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Psalm 9:4-5

4. For thou hast maintained my right and my cause; thou sittest upon the throne a righteous judge. 167167     “Ou pour juger justement.” — Fr. marg. “Or to judge righteously.” 5. Thou hast rebuked the nations; thou hast destroyed the wicked; thou hast blotted out their name for ever and ever.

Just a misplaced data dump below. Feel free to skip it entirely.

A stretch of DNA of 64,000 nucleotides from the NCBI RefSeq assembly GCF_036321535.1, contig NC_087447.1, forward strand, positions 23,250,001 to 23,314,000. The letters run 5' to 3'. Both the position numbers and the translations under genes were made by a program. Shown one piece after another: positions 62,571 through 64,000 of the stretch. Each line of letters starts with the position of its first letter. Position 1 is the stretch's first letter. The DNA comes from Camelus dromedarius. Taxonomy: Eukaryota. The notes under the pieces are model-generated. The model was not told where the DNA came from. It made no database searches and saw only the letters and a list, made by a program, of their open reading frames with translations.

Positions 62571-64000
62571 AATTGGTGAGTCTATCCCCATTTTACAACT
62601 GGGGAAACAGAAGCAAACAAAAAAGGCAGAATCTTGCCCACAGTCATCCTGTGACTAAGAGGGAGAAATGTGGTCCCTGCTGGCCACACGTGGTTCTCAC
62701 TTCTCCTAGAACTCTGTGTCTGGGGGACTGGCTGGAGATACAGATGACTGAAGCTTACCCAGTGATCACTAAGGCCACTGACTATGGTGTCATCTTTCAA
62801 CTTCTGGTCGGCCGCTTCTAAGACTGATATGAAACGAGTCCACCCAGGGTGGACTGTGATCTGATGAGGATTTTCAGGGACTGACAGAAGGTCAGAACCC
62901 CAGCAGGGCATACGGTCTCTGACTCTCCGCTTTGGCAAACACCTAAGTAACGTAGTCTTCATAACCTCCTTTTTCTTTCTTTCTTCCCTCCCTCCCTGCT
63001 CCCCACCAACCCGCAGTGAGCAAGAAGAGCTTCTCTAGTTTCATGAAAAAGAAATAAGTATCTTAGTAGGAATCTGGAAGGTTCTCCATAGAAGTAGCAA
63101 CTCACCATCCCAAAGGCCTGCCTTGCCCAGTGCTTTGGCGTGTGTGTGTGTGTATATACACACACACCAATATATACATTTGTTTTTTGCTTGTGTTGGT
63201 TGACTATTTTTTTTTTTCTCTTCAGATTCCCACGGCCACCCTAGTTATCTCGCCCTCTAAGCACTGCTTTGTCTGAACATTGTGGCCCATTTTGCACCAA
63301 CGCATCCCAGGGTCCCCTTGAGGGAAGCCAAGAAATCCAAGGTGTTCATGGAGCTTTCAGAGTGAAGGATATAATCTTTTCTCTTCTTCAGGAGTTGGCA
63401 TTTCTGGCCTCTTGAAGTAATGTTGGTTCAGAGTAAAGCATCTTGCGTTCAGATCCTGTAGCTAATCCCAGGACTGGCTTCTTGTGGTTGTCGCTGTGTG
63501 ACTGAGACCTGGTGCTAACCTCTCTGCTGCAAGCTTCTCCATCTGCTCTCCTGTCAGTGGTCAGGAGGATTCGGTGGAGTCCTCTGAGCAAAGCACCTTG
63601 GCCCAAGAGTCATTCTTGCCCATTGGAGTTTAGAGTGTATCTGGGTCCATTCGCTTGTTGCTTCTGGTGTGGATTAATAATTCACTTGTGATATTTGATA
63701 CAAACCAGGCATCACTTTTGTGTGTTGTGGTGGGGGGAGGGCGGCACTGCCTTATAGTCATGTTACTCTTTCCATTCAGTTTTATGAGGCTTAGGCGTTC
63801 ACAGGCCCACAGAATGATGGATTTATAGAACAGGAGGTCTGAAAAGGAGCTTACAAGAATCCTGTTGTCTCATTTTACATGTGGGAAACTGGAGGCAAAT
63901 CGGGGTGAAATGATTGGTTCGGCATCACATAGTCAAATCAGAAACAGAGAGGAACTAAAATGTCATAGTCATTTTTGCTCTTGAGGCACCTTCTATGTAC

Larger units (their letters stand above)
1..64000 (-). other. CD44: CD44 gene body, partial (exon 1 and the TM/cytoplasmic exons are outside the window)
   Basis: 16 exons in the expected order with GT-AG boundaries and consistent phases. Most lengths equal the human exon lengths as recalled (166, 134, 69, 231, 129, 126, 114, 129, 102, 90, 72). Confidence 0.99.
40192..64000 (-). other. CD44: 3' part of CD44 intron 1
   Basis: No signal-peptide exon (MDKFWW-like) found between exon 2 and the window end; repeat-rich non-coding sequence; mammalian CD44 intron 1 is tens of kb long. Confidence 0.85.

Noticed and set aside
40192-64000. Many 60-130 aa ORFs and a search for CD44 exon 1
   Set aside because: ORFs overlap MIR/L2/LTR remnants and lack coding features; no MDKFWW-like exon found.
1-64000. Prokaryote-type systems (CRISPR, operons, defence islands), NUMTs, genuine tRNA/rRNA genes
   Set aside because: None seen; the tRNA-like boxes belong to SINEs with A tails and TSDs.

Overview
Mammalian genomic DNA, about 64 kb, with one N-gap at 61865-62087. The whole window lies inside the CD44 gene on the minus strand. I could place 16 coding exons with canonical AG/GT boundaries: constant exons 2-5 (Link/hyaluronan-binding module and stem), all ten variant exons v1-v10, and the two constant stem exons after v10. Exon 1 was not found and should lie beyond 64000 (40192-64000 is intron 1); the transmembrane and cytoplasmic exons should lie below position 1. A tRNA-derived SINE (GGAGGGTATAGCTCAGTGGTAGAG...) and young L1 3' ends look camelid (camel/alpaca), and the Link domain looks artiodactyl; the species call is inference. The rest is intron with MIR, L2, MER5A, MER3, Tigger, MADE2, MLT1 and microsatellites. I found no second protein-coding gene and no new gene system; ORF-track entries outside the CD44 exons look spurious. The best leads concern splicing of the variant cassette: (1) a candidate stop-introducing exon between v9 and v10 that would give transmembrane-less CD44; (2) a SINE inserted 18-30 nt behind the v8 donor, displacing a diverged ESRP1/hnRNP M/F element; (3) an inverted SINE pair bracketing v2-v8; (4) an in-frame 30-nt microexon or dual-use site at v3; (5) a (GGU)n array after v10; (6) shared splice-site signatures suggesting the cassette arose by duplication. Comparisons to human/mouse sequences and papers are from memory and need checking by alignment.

The Psalmist proceeds a step farther in the 4th verse, declaring that God stretched forth his hand to give him succor, because he was unrighteously afflicted by his enemies. And surely if we desire to be favored with the assistance of God, we ought to see to it that we fight under his standard. David, therefore, calls him a judge of righteousness, or, which is the same thing, a righteous judge; as if he had said, God has acted towards me according to his ordinary manner and constant principle of acting, for it is his usual way to undertake the defense of good causes. I am more inclined to render the words, Thou sittest a just judge, than to render them, O just judge, thou sittest, 168168     “J’ay mieux aime traduire, Tu t’es assis juste juge; que, O juste juge tu t’es assis.” — Fr. because the form of expression, according to the first reading, is more emphatic. The import of it is this: God at length has assumed the character of judge, and is gone up into his judgment-seat to execute the office of judge. On this account he glories in having law and right on his side, and declares that God was the maintainer of his right and cause. What follows in the next verse, Thou hast destroyed [or discomfited,] the wicked, belongs also to the same subject. When he beholds his enemies overthrown, he does not rejoice in their destruction, considered simply in itself; but in condemning them on account of their unrighteousness, he says that they have received the punishment which they deserved. Under the name of nations he means, that it was not a small number of ungodly persons who were destroyed, but great armies, yea, even all who had risen up against him from different quarters. And the goodness of God shines forth the brighter in this, that, on account of the favor which he bare to one of his servants, he spared not even whole nations. When he says, Thou hast blotted out their name for ever, it may be understood as meaning, that they were destroyed without any hope of ever being able to rise again, and devoted to everlasting shame. We could not otherwise discern how God buries the name of the ungodly with themselves, did we not hear him declare that the memory of the righteous shall be for ever blessed, (Proverbs 10:7.)

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